SINGAPORE, 29 March 2021: Understandably, due to the drastic
cuts in flights worldwide, airline travel got considerably safer in 2020,
according to the International Air Transport Association’s 2020 safety report
The 2020 Safety Report and released data for the 2020 safety performance of the commercial airline industry.
- The total number of accidents decreased from 52 in 2019 to 38 in 2020.
- The total number of fatal accidents decreased from 8 in 2019 to 5 in 2020.
- The accident rate was 1.71 accidents per million flights. This is higher than the 5-year (2016-2020) average rate which is 1.38 accidents per million flights.
- IATA member airlines’ accident rate was 0.83 per million flights, which was an improvement over the 5-year average rate of 0.96.
- Total flight operations reduced by 53% to 22 million in 2020.
- Fatality risk remained unchanged compared to the five-year average at 0.13.
With a fatality risk of 0.13 for air travel, on average, a
person would have to travel by air every day for 461 years before experiencing
an accident with at least one fatality. On average, a person would have to
travel every day for 20,932 years to experience a 100% fatal accident.
“Flying is safe, although the industry did take a step
back on performance in 2020. The severe reduction in flight numbers magnified
the impact of each accident when we calculate rates. But numbers don’t lie, and
we will not allow this to become a trend. We will have an even sharper focus on
safety during this period of reduced operations and as flight schedules are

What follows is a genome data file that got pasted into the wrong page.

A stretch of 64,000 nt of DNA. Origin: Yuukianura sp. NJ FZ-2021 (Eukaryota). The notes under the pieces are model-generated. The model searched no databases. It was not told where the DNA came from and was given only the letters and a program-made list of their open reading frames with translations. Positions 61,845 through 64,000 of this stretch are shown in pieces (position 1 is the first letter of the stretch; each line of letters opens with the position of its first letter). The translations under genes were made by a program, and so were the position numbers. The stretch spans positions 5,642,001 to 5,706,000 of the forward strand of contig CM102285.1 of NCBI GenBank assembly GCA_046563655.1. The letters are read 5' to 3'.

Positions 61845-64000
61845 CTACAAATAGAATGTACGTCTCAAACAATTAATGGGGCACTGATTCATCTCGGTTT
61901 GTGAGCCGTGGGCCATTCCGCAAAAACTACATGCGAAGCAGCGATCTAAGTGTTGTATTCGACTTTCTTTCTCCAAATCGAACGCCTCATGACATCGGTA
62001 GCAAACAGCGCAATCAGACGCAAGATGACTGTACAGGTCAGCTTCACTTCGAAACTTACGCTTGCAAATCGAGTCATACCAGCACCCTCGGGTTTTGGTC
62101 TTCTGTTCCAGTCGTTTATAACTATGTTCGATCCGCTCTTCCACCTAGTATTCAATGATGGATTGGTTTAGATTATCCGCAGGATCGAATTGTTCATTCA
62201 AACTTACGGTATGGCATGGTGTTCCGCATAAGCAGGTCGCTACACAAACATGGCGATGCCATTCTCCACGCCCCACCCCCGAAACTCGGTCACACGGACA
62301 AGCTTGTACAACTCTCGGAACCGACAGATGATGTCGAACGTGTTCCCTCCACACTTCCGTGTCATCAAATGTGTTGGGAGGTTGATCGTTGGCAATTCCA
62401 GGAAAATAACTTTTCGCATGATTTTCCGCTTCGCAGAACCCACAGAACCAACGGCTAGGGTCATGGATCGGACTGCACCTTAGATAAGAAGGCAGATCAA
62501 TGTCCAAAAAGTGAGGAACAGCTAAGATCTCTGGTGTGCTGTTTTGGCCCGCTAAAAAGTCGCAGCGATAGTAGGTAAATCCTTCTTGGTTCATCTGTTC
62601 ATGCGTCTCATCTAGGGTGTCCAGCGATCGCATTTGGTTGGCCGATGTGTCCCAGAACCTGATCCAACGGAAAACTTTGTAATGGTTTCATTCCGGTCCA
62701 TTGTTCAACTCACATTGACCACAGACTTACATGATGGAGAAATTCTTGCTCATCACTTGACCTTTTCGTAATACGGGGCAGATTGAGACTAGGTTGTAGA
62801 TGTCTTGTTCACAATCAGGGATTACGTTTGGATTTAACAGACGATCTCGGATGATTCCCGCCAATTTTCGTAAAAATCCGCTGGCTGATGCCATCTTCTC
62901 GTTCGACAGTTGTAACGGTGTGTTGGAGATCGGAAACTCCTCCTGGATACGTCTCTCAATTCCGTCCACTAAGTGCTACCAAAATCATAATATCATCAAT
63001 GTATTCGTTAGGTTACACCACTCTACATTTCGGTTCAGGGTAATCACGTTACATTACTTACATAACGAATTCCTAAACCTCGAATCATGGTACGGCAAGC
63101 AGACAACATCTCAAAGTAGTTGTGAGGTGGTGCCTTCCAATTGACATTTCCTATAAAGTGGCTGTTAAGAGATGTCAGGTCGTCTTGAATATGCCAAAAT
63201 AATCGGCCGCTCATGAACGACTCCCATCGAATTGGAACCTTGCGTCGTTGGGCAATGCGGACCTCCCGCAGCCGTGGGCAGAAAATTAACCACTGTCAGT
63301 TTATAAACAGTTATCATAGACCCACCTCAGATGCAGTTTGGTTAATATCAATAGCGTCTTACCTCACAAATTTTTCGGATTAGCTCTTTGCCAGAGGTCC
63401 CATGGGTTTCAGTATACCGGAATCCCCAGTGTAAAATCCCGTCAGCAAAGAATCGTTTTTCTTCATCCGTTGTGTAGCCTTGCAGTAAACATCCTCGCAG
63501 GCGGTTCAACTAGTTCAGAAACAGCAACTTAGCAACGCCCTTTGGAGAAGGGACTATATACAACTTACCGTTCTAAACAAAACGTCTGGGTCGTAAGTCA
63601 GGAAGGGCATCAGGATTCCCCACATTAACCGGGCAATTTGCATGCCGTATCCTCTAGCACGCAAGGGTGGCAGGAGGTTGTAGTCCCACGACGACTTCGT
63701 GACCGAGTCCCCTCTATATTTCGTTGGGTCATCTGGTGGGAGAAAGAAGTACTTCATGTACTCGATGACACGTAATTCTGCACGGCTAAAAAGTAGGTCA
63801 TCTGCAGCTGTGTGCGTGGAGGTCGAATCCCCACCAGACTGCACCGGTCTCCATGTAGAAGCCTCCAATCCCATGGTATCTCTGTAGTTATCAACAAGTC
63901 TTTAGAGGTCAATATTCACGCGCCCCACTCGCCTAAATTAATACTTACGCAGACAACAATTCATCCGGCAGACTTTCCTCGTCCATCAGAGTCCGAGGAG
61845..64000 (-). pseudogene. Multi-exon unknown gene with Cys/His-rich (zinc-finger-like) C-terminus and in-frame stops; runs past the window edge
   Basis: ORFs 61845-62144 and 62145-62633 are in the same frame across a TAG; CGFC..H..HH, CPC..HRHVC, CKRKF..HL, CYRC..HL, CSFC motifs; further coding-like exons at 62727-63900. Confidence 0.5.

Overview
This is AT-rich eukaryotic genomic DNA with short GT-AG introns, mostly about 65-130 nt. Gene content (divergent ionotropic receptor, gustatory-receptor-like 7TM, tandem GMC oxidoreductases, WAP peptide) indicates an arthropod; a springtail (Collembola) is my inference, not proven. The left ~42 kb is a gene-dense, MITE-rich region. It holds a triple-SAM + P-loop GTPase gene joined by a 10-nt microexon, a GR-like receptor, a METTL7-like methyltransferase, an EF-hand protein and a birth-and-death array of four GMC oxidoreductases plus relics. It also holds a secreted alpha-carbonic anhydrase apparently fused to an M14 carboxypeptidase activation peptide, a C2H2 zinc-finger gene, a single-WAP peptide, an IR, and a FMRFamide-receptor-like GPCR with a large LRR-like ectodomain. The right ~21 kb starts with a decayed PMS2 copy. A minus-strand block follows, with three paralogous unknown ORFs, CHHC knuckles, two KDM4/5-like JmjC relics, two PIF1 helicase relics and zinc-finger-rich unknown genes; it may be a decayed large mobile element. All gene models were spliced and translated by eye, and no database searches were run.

rebuilt when the world reopens,” said, IATA’s director general and CEO
Alexandre de Juniac.
For the first time in more than 15 years, there was no Loss
of Control Inflight (LOC-I) accidents, which have accounted for the largest
share of fatalities since 2016. “The lack of any such events in 2020 was a
positive development. Nevertheless, based on the initial reports from the
investigation into the tragic loss of Sriwijaya Air SJ 182 early in 2021, we
must continue to learn and improve,” said de Juniac.
|All accident rate (accidents per one million flights)||1.71 or 1 accident every 0.58 million flights||1.11 or 1 accident every 0.9 million flights||1.38 or 1 accident every 0.75 million flights|
|Fatal accidents[i]||5 (3 jet and 2 turboprop) with 132 fatalities[ii]||8 with 240 fatalities||7.6 with 222.4 fatalities|
|Jet hull losses (per one million flights)||0.21 which is equal to 1 major accident for every 4.8 million flights||0.15 (one major accident for every 6.6 million flights)||0.20 (one major accident for every 5 million flights)|
|Turboprop hull losses (per one million flights)||1.59 (1 hull loss for every 0.63 million flights)||0.69 (1 hull loss for every 1.45 million flights)||1.07 (1 hull loss for every 1.0 million flights)|
Jet hull loss
rates by region of an operator (per 1 million departures)
The global average hull loss rate rose slightly in 2021 compared to
the five-year average (2016-2020) despite improvement in five regions.
|Commonwealth of Independent States (CIS)||1.37||1.20|
|Latin America and the Caribbean||0.00||0.39|
|The Middle East and North Africa||0.00||0.34|
loss rates by region of an operator (per 1 million departures)
Six regions showed improvement or no deterioration in the turboprop
hull loss rate in 2020 when compared to their respective five-year averages.
Accidents involving turboprop aircraft represented 29% of all accidents and 40%
of fatal accidents in 2020.
|Commonwealth of Independent States (CIS)||0.00||13.75|
|Latin America and the Caribbean||2.35||0.73|
|The Middle East and North Africa||0.00||1.44|